At the time of writing this post ( Apr 2022 ), one of the biggest handicaps of this protocol is that it doesn’t support any sessionId parameter, meaning that you won’t be able to stitch the current server-side hits to the client-side session. This should be fixed over the next months,

In the meanwhile, I’ve published a the GA4 Payload Parameters CheatSheet, which you could use to send some server-side hits in the old-school way ( like we used to do with the first Measurement Protocol for Universal Analytics ) and where you could attach the “&sid” parameter.

There are of course some other points to have in mind, like that GA4 has some reserved event and parameters names, that you should not be using. We’ll cover this later in the “events” section.

Events Model / Hit Types

Let’s start by saying that everything on Google Analytics 4 is an “event“. I’m sure that it’s not the first time you hear that, and it’s totally right, but at the same time if we strictly look to Universal Analytics we were also sending “events“, but then we used to call them “hit types“.

In a technical meaning, nothing has changed at all. We have networks requests to some endpoints. That is it!. If you want to learn a bit more about how the hits are built or sent from the web tracking library you can take a look at GA4: Google Analytics Measurement Protocol version 2 post to learn a bit more about how it works.

The main difference on GA4 is that now Google does not offer a fixed tracking data model besides the page_views and the e-commerce. Meaning that the responsibility for building a proper data model falls on us. While working on our definition we need to have in mind that there are some predefined/reserved event and parameters names and that we have some limits we need to have in count (About total events, names, and values lengths).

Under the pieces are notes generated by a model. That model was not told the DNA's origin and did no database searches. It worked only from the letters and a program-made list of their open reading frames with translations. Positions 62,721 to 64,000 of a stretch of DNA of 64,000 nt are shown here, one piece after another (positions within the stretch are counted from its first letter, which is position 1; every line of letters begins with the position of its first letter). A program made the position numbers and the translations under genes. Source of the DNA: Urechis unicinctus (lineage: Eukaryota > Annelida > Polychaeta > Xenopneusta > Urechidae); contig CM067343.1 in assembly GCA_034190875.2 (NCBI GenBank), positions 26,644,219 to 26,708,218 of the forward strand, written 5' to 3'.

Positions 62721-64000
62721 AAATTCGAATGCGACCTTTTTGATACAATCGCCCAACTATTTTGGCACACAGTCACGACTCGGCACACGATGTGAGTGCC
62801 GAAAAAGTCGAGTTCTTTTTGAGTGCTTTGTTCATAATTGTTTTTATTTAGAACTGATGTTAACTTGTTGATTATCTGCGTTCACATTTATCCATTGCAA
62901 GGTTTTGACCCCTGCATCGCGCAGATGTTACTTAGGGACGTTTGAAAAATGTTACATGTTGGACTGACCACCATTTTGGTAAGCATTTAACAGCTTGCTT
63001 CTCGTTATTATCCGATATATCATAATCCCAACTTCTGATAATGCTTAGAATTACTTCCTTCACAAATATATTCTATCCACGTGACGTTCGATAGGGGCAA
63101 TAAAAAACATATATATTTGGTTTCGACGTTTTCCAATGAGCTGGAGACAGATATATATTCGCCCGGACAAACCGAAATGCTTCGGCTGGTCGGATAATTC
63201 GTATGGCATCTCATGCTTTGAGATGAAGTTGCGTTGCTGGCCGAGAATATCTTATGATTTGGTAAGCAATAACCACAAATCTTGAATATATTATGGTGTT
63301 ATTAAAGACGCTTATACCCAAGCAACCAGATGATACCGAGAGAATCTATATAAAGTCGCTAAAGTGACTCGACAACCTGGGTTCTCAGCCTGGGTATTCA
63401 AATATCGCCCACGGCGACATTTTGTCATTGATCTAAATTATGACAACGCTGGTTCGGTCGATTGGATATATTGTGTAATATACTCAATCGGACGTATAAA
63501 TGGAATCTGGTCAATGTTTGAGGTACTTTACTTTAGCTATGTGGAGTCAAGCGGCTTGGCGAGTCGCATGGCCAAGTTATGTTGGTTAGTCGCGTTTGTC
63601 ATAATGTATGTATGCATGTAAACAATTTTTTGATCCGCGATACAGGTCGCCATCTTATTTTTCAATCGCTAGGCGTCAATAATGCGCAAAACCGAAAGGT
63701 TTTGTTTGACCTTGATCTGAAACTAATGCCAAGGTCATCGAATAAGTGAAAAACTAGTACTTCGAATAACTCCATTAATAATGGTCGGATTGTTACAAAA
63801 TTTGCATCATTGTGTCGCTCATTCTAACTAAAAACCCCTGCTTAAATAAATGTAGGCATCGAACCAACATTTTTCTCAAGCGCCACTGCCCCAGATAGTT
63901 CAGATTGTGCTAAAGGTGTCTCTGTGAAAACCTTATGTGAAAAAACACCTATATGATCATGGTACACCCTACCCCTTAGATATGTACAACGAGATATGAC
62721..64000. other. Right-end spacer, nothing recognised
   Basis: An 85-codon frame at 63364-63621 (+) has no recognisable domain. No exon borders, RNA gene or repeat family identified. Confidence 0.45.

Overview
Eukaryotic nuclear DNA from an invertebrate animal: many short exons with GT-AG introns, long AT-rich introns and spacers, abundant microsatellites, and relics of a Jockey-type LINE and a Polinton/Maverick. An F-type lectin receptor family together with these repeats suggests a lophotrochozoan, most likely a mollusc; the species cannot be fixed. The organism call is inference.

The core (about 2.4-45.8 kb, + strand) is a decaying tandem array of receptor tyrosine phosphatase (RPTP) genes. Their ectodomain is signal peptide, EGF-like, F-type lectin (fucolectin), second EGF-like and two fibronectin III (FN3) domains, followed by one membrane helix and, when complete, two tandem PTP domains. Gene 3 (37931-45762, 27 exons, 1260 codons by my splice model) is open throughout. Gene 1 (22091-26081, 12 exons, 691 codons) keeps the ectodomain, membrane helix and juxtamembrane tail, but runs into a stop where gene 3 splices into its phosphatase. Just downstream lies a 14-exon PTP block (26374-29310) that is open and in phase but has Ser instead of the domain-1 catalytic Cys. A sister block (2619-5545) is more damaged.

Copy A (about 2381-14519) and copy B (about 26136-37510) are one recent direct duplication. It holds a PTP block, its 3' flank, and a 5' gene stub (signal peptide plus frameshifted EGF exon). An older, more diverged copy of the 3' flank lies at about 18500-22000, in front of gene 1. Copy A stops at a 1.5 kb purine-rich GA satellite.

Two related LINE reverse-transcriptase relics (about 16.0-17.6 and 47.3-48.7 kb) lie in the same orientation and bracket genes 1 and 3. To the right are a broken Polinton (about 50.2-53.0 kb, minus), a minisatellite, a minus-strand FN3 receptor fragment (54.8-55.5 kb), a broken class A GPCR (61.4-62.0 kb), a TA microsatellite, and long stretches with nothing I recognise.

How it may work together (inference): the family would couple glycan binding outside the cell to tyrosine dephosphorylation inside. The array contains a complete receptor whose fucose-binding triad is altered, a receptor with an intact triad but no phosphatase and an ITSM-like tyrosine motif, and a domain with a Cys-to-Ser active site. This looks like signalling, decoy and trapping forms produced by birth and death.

Universal Analytics Hit Types Model

If we take a closer look, since Urchin times we’ve been using “events” for our tracking in Google Analytics. Yep, I’m not joking, we had, we just called them “hit types“.

Just so you know, we could replicate the current Universal Analytics Data Model in Google Analytics 4 following the next table of events:

Hit Type / EventParameters
pageview– Location
– Path
– Title
event– Category
– Action
– Label
– Value
– Non Interaction
timing– Category
– Variable
– Label
– Value
social– Network
– Action
– Opt. Target
exception– Description
– Fatal
screenview– Screen Name
transaction ( Legacy Ecommerce )– Id
– Affiliation
– Revenue
– Tax
– Shipping
– Coupon
item ( Legacy Ecommerce )– Id
– Name
– Brand
– Category
– Variant
– Price
– Quantity

Even Google offers a setting that will automatically convert all your ga() calls to some predefined events on GA4. From your Data Stream configuration you can enable this feature and all events, timing, and exception events will be converted to GA4 events ( they will add a listener to the ga('sent', 'event|exception|timing') calls for doing this,

This tool wil map the data in the following way: